Trading Options Outside The Box

| December 3, 2014 | 0 Comments

Part of the challenge in making money trading options (or just in the financial markets in general) is the zero-sum game factor. That is, for every winning trade, there’s someone on the other side losing money.

The problem is retail traders have to go up against huge trading firms and banks with endless resources. The market doesn’t differentiate the little guy from the 800-pound gorilla.

In options, it often means the most obvious trades will be too expensive for the average trader to afford.

That’s because the big players will get into the low hanging fruit trades for size before we even have a chance to open our Internet browser. As such, the option prices will be driven up because of demand.

For example, let’s say a biotech company is about to release results from a drug trial. After the results, the stock is either going to shoot up or collapse, as is always the case with these types of situations.

The obvious play here would be to buy an at-the-money straddle. Easy enough right? Nope. Go take a look at the straddle and you’ll see it’s ridiculously expensive. In fact, it’s most likely too pricey for the risk.

You see, demand for the straddle would be sky-high, and many traders would’ve put on the position well before even our earliest inclination. So what can be done?

Here’s the thing…

Sometimes, in order to get the most value from your options trades, you need to think a little outside the box. Instead of doing the most obvious trade, try to think what else may occur because of a certain scenario.

Let’s say the price of crude oil drops. An obvious trade may be to buy puts on oil companies. But, you can bet those puts will be expensive in such a clear case.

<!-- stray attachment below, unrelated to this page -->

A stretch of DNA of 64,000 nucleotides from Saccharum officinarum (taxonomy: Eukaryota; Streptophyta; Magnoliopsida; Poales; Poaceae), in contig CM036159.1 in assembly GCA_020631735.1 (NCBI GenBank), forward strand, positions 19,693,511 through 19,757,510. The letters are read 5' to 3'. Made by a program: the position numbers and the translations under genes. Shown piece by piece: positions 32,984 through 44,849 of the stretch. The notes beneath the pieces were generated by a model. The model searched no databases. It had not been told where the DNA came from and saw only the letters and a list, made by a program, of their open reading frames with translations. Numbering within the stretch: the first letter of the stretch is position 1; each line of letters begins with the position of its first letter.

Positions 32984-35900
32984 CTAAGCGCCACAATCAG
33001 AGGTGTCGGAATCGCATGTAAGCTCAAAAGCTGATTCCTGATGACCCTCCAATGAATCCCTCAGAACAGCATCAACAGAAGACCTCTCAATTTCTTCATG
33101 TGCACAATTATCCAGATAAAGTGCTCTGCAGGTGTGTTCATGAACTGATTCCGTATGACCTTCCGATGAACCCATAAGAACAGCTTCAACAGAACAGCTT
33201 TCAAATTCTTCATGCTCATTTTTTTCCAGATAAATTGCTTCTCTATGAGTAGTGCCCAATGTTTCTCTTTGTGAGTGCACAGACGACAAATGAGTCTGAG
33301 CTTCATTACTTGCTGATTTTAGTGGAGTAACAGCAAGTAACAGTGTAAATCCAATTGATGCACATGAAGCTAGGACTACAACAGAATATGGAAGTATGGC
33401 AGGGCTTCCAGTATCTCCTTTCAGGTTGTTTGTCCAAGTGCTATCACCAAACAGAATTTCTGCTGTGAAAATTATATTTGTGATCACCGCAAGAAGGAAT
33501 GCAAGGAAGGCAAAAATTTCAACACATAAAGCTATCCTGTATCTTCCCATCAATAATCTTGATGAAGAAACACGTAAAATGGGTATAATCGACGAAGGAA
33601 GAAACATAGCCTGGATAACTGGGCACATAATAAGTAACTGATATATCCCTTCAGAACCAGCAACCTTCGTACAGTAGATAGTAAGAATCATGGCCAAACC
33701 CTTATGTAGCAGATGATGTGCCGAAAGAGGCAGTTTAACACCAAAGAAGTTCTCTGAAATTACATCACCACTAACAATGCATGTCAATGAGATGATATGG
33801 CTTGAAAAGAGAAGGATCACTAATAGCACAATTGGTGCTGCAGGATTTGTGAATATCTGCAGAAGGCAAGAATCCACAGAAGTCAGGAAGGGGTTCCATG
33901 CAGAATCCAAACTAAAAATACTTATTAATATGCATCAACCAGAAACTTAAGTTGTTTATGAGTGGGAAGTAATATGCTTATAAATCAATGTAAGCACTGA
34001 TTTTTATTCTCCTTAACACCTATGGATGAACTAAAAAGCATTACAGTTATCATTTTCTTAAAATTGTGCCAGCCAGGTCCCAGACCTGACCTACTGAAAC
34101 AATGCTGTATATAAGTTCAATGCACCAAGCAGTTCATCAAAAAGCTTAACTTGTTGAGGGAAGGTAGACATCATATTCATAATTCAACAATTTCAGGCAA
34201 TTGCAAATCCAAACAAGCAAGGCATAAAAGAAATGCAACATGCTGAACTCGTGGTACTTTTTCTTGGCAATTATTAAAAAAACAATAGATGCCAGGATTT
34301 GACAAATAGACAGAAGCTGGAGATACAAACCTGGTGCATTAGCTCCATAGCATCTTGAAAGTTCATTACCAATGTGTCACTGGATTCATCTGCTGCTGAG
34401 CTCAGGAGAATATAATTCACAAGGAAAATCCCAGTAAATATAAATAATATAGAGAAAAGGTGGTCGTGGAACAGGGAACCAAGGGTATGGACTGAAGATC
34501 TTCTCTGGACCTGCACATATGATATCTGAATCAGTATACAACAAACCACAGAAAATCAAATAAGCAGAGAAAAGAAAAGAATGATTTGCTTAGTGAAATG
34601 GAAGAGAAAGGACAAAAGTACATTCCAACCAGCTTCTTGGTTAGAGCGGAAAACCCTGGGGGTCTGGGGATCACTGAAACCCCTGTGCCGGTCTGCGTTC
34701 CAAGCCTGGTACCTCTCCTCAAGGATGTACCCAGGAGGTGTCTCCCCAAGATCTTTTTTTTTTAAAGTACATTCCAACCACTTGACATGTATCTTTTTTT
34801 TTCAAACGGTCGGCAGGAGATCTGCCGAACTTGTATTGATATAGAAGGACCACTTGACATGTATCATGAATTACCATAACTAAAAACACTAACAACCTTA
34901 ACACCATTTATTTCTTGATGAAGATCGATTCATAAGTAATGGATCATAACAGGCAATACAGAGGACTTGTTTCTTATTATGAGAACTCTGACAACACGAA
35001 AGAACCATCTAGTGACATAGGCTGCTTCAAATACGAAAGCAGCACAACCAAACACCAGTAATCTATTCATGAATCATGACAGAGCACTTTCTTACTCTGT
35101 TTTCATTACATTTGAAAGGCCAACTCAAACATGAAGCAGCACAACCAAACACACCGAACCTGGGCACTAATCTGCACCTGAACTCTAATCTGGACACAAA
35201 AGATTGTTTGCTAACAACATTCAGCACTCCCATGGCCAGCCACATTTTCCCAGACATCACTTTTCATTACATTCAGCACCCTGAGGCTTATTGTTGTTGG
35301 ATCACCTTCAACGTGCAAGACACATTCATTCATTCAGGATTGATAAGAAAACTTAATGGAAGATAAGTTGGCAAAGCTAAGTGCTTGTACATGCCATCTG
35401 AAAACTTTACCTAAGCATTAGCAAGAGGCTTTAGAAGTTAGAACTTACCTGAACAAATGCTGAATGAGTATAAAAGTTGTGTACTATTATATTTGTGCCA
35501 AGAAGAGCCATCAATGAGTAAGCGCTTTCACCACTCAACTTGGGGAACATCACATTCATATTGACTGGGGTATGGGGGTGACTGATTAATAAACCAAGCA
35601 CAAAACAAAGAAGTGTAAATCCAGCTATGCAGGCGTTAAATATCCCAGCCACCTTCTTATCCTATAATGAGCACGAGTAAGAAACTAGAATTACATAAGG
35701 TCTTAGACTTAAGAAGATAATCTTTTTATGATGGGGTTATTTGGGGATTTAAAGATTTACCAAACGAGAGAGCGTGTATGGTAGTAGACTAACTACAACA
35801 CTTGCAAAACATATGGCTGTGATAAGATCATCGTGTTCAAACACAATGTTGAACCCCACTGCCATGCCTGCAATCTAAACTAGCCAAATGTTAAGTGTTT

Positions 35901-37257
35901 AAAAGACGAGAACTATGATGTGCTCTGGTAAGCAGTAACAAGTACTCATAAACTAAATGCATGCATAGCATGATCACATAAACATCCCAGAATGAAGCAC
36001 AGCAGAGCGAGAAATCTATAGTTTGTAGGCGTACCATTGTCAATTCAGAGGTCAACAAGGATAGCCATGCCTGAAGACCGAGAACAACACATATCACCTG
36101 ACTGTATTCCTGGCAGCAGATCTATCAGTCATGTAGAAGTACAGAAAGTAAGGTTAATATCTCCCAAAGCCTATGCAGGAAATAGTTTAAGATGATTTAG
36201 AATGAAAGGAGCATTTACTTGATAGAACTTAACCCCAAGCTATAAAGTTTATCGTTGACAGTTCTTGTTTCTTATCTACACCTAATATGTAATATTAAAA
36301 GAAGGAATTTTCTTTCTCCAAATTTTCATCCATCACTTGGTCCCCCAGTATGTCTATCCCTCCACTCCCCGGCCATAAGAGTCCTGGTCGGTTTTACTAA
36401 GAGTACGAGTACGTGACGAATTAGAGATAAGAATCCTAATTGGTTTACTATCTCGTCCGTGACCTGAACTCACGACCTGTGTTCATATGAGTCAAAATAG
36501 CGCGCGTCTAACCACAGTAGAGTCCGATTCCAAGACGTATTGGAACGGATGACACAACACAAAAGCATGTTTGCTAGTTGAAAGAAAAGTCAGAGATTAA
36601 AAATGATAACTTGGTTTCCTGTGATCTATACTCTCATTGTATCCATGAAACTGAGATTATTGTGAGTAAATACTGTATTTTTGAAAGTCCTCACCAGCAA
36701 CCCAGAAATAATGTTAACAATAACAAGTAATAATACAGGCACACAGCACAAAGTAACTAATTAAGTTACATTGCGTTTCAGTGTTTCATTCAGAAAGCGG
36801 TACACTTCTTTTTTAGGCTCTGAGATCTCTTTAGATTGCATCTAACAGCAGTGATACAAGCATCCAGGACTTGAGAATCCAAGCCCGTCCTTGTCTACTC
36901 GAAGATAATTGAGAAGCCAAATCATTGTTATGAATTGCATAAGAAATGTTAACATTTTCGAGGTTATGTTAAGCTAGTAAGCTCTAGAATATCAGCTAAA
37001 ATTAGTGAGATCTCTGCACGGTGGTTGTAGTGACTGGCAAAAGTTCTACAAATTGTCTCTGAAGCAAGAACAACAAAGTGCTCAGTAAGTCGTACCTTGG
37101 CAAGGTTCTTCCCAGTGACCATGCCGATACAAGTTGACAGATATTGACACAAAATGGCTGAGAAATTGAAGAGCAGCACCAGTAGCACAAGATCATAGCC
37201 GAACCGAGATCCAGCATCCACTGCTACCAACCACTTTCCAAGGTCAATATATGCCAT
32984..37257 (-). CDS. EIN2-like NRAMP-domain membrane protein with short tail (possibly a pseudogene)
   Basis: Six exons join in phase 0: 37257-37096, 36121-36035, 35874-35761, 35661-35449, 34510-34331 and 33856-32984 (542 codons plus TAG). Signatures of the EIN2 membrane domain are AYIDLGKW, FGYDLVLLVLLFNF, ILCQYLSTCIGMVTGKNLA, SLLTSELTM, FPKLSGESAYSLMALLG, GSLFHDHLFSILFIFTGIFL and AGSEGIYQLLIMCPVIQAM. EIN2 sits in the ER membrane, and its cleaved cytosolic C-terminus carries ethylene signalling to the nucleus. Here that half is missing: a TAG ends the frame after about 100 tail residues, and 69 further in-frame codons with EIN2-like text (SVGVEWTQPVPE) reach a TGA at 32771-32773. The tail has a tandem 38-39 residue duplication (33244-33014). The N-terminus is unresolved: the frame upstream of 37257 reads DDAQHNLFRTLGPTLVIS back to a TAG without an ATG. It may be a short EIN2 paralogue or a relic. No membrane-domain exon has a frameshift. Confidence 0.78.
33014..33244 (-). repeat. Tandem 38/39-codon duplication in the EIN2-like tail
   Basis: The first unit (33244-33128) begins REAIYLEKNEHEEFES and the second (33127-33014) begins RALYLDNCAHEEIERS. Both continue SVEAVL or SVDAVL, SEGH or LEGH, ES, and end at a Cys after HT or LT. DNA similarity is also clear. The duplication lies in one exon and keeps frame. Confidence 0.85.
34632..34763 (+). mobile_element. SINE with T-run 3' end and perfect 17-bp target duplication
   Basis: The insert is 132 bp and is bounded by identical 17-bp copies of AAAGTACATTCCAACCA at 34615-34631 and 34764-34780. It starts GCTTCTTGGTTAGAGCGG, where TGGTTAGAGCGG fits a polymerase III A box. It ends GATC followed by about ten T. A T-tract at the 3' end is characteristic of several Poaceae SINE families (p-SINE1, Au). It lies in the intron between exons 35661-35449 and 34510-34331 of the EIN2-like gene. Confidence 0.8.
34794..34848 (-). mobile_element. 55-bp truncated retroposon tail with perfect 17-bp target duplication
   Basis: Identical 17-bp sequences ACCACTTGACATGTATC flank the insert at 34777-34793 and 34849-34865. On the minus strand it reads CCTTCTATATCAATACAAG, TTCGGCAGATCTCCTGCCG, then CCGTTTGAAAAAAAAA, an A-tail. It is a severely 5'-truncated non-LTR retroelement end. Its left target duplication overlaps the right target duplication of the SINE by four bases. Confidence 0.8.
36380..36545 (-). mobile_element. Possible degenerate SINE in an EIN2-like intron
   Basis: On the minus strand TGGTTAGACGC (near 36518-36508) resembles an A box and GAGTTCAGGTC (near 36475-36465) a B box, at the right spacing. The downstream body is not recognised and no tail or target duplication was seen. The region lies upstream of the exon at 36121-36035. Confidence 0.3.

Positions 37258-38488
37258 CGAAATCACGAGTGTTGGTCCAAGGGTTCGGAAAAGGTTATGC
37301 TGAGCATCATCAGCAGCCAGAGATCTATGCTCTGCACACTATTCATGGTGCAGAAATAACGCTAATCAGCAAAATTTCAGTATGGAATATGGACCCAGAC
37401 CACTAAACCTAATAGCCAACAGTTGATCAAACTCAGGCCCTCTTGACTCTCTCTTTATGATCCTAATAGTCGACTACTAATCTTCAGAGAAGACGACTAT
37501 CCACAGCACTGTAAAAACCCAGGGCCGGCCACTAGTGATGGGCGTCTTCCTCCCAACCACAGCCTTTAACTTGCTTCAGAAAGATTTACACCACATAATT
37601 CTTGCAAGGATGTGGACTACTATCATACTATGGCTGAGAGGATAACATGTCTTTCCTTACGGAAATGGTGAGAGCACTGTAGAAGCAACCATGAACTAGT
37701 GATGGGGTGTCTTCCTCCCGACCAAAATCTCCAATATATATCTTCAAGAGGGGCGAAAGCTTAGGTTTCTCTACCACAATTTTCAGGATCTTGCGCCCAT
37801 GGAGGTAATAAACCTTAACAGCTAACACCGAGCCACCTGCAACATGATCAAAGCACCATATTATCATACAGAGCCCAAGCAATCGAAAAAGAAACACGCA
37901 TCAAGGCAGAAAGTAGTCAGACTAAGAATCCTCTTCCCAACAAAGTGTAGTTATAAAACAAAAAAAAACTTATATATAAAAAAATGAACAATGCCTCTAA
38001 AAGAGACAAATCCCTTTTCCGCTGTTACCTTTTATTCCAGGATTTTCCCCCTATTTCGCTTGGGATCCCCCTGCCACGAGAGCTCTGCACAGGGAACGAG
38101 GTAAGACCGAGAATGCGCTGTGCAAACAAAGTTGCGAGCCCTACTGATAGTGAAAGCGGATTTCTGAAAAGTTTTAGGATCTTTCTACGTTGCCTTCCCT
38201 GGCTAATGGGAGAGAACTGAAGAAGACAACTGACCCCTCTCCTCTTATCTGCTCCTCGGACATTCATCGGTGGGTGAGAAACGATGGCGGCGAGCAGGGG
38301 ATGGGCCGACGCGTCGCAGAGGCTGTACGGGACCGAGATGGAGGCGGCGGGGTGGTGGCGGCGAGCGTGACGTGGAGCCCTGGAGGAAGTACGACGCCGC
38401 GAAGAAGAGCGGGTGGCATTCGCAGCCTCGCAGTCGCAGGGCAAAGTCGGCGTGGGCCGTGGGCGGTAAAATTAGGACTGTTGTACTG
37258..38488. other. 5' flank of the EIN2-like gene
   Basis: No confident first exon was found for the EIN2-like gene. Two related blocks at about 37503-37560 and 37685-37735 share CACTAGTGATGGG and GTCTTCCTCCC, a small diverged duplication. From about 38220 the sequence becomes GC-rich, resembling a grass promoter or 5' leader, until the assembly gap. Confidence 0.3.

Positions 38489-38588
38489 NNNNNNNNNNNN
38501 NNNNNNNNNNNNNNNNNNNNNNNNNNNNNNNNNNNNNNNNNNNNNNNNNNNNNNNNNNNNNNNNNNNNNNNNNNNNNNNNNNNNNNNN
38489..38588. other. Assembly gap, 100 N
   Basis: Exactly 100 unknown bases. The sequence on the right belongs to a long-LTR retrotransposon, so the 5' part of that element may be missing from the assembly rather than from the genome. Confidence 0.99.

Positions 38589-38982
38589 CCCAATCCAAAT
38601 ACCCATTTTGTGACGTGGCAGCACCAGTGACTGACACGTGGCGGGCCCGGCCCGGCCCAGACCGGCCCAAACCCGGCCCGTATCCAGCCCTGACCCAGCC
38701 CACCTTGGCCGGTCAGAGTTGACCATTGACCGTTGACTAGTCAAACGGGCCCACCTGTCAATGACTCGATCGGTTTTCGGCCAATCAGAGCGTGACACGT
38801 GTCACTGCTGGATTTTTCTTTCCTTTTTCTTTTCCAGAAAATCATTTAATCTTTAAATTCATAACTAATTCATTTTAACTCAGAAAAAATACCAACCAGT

How about buying calls on trucking companies instead?

The theory is, trucking companies will save big money if gasoline prices are lower. They’re sure to show bigger profits if costs are down, but business conditions are otherwise the same.

I can just about guarantee you those trucking company calls will be cheaper than oil company puts. And, there are plenty of complimentary scenarios like this example – you just need to do a little research.

Sometimes, you may even find the out-of-the-box trades work better than the more obvious ones. Don’t be afraid to experiment a little with options (as long as you’re being cautious about how much you’re spending).

Yours in Profit,

Gordon Lewis

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Category: Options Trading

About the Author ()

Gordon Lewis is the Chief Investment Strategist and editor for the popular daily newsletter – Options Trading Research. He’s also one of the key analysts behind the highly successful Options Trading Wire and Advanced Options Adviser. As a market maker on the floor of the CBOE, Gordon analyzed and traded stocks and options across a broad range of market caps and industries including retail, internet, oil, insurance, and telecom. He often traded thousands of options contracts per month… and it’s fair to say, Gordon’s analyzed and invested in some of the most complex and successful options strategies in the world.

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